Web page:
Wednesday, July 17, 2013

Rewatching Lost: Time Travel

Previously on Rewatching Lost:
Rewatching Lost
The First 20 Episodes
Season 2, Episode 3
Stuff That I Don't Want to Forget to Notice
Analucia and Mr. Eko
Season 2
Season 3
I Don't Remember A Lot Of This
Season 4. Dear God, Why, Season 4?
Spit it Out, Farraday

Whoa, season 5, whoa. Hold on there a minute. Right now I'm through 11 episodes of season 5. I've slowed down my watching pace mainly because I'm just not that interested anymore. At this point, I'm kindof just watching because I've decided to do it, rather than because the show is grabbing my interest. Before taking on this endeavor my recollection was that seasons 1 and 2 were awesome, 3 and 4 sucked, 5 and 6 were good, though disappointing in a big picture way. That is not my current experience. 1 and 2 were, in fact, awesome. Season 3 was really not as bad as I thought it was. Season 3 is actually pretty good, especially the second half. Season 4, however, no thanks. Right now, though, in the midst of season 5, I gotta say, it's pretty freakin' dumb. Yeah, freakin', I said it, with no G neither.

So, they go back to the island in order to save the people they left behind because Locke and Ben insist that they are in terrible danger. Except they're not in terrible danger. They're perfectly fine, albeit in 1977. Had they never returned, then the whole thing would never have gone to shit. It's likely that the Dharma Initiative would never have been purged, and Ben would never have been evilized after Sayid shot him because Sayid would not have shot him. Charles Widmore and Ben would never have engaged in whatever their whole power struggle deal is and Widmore is probably never exiled from the island. This is a fallacy in thought, I know, but like they caused all this shit. Consistently, the people who were on the plane want one thing to happen and then their actions cause the exact opposite to happen.

So, when they go back to the island Jack, Kate, Hurley, and Sayid travel back in time to 1977 for some reason that is altogether unclear. Even more, unclear, however, is why Sun does not travel back in time. This is pure contrivance by the writers to keep Sun and Jin apart for as long as possible. And, I suppose that's fine if they want to keep them apart, but then there's got to be a reason for it. If you've created a mechanism through which the 815ers travel back in time, then it has to apply to all of them. You can't create rules and then break them within your universe, it's fucking annoying to the people who are following your rules. I get it that it's ultimately more satisfying when Sun and Jin are eventually reunited (and it feels so good), but think for like 5 extra minutes about something that doesn't violate the rules that you established. Like you want me to be happy with the idea that all the people on the plane land on the island in 2007 except for the 815ers who are transported to 1977. Ok, I'm with that. It's weird, but like, time travel and shit, ok, I'm with you. Except not Sun. Why not Sun? For no reason, that's why.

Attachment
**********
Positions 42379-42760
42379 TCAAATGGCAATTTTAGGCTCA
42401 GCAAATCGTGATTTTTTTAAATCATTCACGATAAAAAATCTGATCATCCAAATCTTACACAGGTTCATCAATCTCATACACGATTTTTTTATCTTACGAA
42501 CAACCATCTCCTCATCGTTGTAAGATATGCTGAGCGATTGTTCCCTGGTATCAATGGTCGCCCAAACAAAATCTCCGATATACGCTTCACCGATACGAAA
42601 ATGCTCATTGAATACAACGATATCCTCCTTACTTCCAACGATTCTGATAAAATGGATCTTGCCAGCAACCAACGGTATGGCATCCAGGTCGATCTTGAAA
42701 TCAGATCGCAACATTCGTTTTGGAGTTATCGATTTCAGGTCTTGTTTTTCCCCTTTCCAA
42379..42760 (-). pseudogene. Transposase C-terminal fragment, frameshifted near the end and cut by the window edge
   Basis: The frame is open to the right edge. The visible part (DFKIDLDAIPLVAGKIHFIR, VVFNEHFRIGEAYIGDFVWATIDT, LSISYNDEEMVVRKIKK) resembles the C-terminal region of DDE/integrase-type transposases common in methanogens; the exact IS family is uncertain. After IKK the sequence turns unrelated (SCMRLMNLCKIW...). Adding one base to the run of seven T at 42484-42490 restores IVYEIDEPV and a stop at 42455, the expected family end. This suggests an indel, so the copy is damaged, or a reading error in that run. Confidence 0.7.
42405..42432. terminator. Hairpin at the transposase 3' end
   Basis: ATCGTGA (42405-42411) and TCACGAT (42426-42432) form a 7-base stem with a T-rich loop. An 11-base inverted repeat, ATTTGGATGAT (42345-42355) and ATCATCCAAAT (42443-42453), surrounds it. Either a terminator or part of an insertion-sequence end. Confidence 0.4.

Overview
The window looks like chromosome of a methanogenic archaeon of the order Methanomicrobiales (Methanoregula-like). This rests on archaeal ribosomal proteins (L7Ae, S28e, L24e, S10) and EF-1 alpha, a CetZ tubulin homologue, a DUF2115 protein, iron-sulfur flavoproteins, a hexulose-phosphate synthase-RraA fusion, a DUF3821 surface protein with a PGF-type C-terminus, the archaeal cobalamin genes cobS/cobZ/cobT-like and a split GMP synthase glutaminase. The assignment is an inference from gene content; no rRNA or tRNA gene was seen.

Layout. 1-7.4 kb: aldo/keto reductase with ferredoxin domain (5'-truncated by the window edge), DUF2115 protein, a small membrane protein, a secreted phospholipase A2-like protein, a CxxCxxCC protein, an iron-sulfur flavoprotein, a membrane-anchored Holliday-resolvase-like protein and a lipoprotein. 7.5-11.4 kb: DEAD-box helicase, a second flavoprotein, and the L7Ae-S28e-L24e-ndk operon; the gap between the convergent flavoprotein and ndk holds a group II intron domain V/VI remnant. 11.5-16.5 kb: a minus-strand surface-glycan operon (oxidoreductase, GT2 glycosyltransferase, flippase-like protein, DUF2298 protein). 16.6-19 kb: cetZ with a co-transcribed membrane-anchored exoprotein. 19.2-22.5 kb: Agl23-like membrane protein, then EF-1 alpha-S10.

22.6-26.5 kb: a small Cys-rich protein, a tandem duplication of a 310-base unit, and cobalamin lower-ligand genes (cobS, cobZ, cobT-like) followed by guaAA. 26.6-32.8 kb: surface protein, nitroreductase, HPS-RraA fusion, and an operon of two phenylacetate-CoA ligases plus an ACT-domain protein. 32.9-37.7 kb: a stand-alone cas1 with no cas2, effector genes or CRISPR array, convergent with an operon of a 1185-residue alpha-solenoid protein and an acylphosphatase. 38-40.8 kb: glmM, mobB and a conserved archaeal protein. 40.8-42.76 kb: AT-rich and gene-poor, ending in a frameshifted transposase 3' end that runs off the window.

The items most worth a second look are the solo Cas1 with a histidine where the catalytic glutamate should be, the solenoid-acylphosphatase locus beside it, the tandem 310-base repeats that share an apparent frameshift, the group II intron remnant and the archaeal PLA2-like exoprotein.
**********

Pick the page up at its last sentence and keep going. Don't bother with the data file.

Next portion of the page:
They keep Ben alive. Again. After Sayid shoots Ben (like finally someone took the bull by the horns), Juliet, Kate, and Sawyer all conspire to save him. Why? "Because he's just a kid." Except you know he's Ben. Don't be daft (I'm British now). Sayid had the good sense to shoot him and Jack had the good sense to refuse to treat him (except Jack has done a fair amount of listening to Ben in order to end up back on the island and Sayid has done a lot of listening to Ben when he became a serial killer on Ben's orders) and then those clowns go and save him. And Richard is all, "If we save him, he'll never be the same. He'll always be one of us." And still Kate and Sawyer agree to do it. The whole story is a Deus ex Machina through which the 815ers act against any logical judgment in order to keep Ben alive so that he can continue to fuck up their lives.